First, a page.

Manhattan Minds Founder TALKS: What Mother's Day is Good For
Today is Mother’s Day. Thankfully, today isn’t the only day of the year my husband and our two children share their love and appreciation. Still, I’ll take it! Any day is a good day to squeeze in some extra lovin’, get ‘official’ praise and maybe even a lavender scented foot massage. But, in the quiet moments, Mother's Day is also a good day to reflect. I am reflecting on what kind of mom I have been which, I expect, on this day is not uncommon.
In my reflections, it’s hard not to notice that society still tells us what characteristics make a good mom, and which make a good dad.
I'm a proud mother of two glorious, happy souls. I'm caring, patient, gentle, nurturing – all the things that women are "supposed" to be.
But I'm also tough, stern, a coach and companion with my kids – the kinds of things that men are "supposed" to be and do.
Notice that, therein, was not a single reference to my favorite color! My favorite color happens to be yellow… today. Other days it's varying shades of green, red or blue. Magenta sometimes makes the cut but I can’t remember a day since I was twelve that I was attracted to the color of baby, fragile as a cherry blossom, pink. Ewww!
Why in the (bleep) are shop windows universally pink in Mother's Day?
The pedantic proliferation of the color pink as "the" Mother’s Day color offends me. This doesn't make me unique. I'm not the only woman in America that rejects antiquated and limiting stereotypes of what we mothers are supposed to be.
Suggested gifts- ranging from a blender, fluffy pink slippers and even day surgery "mommy specials" to help with saggy tummies and cellulite- are insulting. Clearly, yet more, proof that there are not enough women in the marketing c-suites of America’s corporations. Grrrr!
The pressure to adhere to gender stereotypes is restrictive for both parents and children alike.
Marketing and popular culture play a big role in reinforcing archaic stereotypes - that top priorities for girls should be the way they look and the way they care for others. My nine-year-old daughter has been called pretty and cute, and, as she's a natural leader, she's also called bossy. That should be just as much of a compliment, obviously. But there are still too many that view assertive girls and women with leadership skills as a negative.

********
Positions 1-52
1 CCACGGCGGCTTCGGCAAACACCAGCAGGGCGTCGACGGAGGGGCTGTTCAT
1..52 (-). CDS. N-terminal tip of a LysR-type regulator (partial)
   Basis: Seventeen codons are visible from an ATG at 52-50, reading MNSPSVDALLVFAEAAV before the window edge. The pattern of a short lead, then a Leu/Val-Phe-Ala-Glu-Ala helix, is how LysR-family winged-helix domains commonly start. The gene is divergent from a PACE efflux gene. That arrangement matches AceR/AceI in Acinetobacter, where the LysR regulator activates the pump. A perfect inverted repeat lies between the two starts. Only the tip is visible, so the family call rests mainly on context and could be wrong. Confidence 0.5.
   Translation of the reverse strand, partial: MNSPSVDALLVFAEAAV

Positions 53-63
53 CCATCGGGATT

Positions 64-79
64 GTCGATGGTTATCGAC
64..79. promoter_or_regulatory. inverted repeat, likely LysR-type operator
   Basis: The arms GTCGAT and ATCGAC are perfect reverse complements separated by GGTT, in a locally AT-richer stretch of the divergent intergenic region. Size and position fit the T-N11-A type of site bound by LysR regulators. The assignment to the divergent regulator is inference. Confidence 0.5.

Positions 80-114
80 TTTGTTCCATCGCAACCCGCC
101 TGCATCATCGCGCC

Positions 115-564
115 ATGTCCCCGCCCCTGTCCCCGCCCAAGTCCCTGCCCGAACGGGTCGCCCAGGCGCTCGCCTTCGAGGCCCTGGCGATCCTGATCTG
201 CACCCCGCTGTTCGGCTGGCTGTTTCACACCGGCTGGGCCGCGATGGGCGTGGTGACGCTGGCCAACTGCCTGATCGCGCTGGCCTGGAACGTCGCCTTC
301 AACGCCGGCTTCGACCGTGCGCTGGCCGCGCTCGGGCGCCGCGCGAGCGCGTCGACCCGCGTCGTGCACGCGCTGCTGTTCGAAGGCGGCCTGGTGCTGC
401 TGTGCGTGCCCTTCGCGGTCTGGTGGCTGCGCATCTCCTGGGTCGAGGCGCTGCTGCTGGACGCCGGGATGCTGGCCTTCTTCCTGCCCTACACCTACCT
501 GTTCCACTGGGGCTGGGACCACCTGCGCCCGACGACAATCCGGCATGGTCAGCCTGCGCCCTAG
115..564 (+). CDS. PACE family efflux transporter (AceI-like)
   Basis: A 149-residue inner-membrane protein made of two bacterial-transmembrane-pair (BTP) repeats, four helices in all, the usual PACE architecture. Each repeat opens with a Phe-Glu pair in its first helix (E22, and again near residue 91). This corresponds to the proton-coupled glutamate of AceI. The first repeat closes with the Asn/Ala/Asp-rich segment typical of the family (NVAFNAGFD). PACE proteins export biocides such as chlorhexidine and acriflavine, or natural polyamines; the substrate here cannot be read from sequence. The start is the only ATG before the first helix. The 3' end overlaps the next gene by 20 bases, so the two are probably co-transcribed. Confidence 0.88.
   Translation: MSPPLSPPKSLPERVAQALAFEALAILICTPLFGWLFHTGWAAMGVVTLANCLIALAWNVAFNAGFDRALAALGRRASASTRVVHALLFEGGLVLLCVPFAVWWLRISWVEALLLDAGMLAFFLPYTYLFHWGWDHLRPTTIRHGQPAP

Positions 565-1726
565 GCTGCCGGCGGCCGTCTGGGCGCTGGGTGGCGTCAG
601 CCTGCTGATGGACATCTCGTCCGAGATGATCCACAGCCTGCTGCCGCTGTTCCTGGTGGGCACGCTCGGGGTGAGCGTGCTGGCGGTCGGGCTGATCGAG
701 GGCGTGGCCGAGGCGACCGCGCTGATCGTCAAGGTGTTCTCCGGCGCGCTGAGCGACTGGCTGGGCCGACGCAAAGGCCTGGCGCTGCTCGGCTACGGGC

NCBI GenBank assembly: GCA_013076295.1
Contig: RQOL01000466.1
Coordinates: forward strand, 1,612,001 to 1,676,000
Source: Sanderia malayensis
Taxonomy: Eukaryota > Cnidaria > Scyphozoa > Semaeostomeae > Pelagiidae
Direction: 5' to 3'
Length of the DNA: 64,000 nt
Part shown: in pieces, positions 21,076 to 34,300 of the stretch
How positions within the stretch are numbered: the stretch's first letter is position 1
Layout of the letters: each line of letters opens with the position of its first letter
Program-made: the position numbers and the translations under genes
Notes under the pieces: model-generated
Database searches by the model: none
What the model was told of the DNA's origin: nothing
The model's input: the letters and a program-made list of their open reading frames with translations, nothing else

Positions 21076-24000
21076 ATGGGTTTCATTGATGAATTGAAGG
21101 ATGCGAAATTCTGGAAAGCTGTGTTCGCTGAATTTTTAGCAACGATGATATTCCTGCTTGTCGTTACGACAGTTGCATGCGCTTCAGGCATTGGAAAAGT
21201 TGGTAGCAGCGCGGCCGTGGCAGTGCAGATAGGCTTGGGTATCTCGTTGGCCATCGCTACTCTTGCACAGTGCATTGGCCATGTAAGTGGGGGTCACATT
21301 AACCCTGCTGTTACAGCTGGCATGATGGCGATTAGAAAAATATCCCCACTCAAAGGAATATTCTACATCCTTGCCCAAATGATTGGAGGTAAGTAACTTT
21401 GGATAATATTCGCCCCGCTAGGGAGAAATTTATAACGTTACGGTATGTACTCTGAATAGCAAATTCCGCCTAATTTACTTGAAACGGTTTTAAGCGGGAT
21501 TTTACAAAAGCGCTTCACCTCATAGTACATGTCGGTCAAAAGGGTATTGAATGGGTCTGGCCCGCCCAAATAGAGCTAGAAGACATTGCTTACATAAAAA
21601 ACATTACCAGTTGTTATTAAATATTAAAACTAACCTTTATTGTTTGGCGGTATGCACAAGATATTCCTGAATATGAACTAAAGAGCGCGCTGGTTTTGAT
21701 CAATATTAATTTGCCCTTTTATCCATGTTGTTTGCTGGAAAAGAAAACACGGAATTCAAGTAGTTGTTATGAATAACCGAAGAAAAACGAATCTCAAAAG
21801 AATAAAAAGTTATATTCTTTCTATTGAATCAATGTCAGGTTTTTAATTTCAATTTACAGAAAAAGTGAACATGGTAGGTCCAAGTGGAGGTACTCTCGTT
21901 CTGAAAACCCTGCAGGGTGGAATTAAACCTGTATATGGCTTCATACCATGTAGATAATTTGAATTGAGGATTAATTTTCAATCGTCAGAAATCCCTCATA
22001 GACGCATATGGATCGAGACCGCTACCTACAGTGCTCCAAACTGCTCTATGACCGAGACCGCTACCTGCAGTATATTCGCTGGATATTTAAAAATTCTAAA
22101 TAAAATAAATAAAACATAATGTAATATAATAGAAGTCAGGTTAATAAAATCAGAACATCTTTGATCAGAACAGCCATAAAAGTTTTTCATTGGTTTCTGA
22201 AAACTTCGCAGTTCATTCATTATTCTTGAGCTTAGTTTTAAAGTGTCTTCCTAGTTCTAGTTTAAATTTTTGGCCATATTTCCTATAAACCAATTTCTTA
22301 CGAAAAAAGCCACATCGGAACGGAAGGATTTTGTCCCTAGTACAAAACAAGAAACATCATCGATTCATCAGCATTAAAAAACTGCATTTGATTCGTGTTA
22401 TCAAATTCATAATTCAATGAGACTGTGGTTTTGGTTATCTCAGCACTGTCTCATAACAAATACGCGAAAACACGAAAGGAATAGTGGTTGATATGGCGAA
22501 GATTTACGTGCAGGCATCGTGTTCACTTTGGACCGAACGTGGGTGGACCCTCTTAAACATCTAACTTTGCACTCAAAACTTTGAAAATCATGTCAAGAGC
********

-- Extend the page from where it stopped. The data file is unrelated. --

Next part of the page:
For boys, the narrative revolves around being strong, emotionless and having physical prowess. My six-year-old son has been told "don't be a cry baby" and "boys don't cry".
Even the toy aisles at most shops have banners with Girl Toys and Boy Toys. The girls feature a lot of Barbie, pink and dolls while the boys get nerf guns and camouflage. Why don't we let each child choose the toys they're drawn to instead of telling them based on their sex?
And it doesn’t stop into adulthood. Shopping for perfume, I am directed to choose. Women’s Fragrance, isle one. Men’s Fragrance, isle two.
Segregating my sense of smell by gender make as little sense as it does to serve men and women different menus at a restaurant.
Men = meat. Women = salad. Obviously, no? Can men like salad and a woman like a steak? My nose shouldn't be treated any differently than my pallet. If I like the way it tastes, I eat it. If I like the way it smells, I wear it! (I recommend the premium scent KIERIN NYC as a terrific genderless scent. Newsflash! Genderless no longer has to mean generic. This new fragrance brand does genderless in style!)
These stereotypes harm us all. For our country to operate at its fullest potential we need our women, men and children to reach their fullest potential. The only ideas we should enforce on ourselves as parents, on our children, and on others, is respect and equality.
Men and women, boys and girls can be all of the things I mention above, or any combination that suits them. This Mother's Day is a good day to renew a maternal mission to repair our children against the wounds they have suffered at common culture's hands, to reinforce and nurture our children's freedom and opportunity to be themselves.
I wish you an ALL the colors of the rainbow, just as our Creator made it… beautiful day! A good day for giving thanks for the love, nurturing and support you’ve received ~ may that have been given to you by your mother or another. If you’ve enjoyed this blog, then please share it with a friend! We welcome your comments and questions below. www.manhattanminds.com